Definition: Arbitrage is the process of a simultaneous sale and purchase of currencies in two or more foreign exchange markets with an objective to make profits by capitalizing on the exchange-rate differentials in various markets.
The arbitrage opportunities exist due to the inefficiencies of the market. While dealing in the arbitrage trade, an individual can make profits only out of price differences of similar or identical financial instruments traded on different exchange markets. Thus, the price differential is captured as a trade’s net payoff. This payoff should be large enough to cover the expenses incurred in executing the trade.
For example: Suppose the stock of company A is trading at Rs 2000 on BSE while the same stock is trading on NSE at Rs 2500. A trader can earn a profit of Rs 500 by buying the stock on BSE and immediately selling the same shares on NSE. This arbitrage opportunity can be availed until BSE runs out of shares of company A or until BSE and NSE adjusts the price differences so as to wipe out the arbitraging opportunity.
The importance of arbitrage lies in its ability to correspond foreign exchange rates in all the major foreign exchange markets. The arbitraging involves the transfer of foreign exchange from the market with a lower exchange rate to the market with a higher exchange rate. Hence, arbitraging equates the demand for foreign exchange with its supply, thereby acting as a stabilizing factor in the exchange markets.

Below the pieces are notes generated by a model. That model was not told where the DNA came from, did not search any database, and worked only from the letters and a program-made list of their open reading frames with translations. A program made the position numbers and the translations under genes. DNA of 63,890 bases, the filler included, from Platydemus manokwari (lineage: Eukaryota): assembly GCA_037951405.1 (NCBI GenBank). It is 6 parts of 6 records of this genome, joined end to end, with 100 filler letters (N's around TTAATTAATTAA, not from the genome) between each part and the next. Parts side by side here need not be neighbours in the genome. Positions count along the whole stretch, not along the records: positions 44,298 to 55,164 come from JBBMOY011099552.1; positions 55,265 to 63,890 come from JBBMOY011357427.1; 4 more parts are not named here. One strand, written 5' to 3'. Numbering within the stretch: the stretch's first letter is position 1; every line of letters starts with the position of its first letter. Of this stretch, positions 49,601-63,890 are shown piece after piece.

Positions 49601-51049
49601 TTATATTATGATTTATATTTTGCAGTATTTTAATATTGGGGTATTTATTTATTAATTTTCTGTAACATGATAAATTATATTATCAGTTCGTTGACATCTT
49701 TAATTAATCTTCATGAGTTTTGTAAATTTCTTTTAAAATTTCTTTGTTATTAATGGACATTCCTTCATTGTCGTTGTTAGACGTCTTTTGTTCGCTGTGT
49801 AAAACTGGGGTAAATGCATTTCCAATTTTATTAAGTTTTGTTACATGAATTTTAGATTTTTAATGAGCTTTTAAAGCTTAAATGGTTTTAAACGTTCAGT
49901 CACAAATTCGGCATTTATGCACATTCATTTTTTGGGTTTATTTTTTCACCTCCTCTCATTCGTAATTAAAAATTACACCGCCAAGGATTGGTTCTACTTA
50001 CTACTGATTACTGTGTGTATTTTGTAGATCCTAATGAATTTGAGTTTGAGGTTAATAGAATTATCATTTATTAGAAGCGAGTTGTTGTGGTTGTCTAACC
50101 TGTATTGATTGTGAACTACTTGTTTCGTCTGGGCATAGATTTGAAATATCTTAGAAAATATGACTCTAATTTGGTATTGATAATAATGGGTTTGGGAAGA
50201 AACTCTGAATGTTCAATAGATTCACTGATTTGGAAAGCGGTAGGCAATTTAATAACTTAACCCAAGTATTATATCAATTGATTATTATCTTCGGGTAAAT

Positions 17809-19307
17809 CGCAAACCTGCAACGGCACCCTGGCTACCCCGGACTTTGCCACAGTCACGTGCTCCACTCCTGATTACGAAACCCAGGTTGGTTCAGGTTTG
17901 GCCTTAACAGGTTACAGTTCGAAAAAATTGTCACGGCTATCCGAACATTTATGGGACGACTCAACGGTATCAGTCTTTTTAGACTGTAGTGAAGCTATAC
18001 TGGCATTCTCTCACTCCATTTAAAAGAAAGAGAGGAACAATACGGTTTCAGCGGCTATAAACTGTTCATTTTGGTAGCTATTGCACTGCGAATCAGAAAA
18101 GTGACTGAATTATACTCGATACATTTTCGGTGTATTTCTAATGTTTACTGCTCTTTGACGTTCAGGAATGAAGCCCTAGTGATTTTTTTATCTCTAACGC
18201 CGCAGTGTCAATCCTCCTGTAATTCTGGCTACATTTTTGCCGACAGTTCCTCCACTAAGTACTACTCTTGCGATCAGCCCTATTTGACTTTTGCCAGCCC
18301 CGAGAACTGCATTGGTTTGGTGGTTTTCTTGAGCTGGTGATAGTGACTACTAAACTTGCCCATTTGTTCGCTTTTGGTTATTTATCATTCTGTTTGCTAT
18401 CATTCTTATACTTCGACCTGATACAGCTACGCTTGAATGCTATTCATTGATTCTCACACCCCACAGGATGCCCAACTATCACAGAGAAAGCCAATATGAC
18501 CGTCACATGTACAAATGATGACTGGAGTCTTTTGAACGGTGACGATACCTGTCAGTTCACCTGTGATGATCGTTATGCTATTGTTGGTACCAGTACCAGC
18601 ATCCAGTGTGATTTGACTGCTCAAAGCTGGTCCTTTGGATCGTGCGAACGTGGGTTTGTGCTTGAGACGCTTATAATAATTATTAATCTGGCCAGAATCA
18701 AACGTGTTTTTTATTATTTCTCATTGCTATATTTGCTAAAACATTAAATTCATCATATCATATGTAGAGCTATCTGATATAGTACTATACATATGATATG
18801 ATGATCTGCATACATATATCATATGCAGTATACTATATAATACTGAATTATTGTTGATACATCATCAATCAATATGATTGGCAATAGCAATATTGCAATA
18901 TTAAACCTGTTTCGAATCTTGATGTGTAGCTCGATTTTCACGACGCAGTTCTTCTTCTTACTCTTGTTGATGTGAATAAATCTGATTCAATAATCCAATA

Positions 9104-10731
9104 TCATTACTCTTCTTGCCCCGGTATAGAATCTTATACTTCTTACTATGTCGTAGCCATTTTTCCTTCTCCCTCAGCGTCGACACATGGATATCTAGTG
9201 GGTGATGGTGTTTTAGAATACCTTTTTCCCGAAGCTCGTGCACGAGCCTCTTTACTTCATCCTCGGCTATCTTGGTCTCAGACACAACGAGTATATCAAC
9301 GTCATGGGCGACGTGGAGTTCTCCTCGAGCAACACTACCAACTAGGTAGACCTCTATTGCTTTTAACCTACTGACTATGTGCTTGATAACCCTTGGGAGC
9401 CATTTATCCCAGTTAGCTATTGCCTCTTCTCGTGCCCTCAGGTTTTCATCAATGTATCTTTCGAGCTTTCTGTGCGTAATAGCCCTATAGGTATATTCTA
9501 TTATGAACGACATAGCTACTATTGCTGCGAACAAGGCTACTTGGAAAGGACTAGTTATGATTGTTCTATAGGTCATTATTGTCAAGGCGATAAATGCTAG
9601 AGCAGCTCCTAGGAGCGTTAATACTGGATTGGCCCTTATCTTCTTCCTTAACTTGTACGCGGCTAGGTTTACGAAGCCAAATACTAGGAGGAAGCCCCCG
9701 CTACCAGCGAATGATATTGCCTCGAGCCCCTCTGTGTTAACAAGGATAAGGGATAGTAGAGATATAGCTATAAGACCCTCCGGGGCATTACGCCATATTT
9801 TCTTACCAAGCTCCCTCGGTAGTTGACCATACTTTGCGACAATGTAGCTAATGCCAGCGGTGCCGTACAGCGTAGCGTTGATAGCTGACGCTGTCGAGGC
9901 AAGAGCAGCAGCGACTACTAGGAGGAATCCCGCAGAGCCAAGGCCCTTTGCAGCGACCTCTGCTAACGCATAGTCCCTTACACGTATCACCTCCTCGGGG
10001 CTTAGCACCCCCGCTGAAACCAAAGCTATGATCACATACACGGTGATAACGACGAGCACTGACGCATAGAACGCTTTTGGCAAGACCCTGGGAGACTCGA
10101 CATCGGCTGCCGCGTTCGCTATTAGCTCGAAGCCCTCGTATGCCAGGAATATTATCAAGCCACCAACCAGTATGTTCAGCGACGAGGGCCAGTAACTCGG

The arbitrage opportunity can be availed only where the foreign exchange is free from controls, and if any, controls should be of limited significance. If the sale and purchase of foreign exchange are under severe control and regulation, then the arbitrage is not possible. Practically, the arbitrage opportunity exists for a very brief period since in the mature markets the most of the trading has been taken by the algorithm-based trading (a trading system that relies heavily on mathematical formulas and computer programs to determine the trading strategies). These algorithm-based trading are quick to spot and is quite easy for a trader to keep track.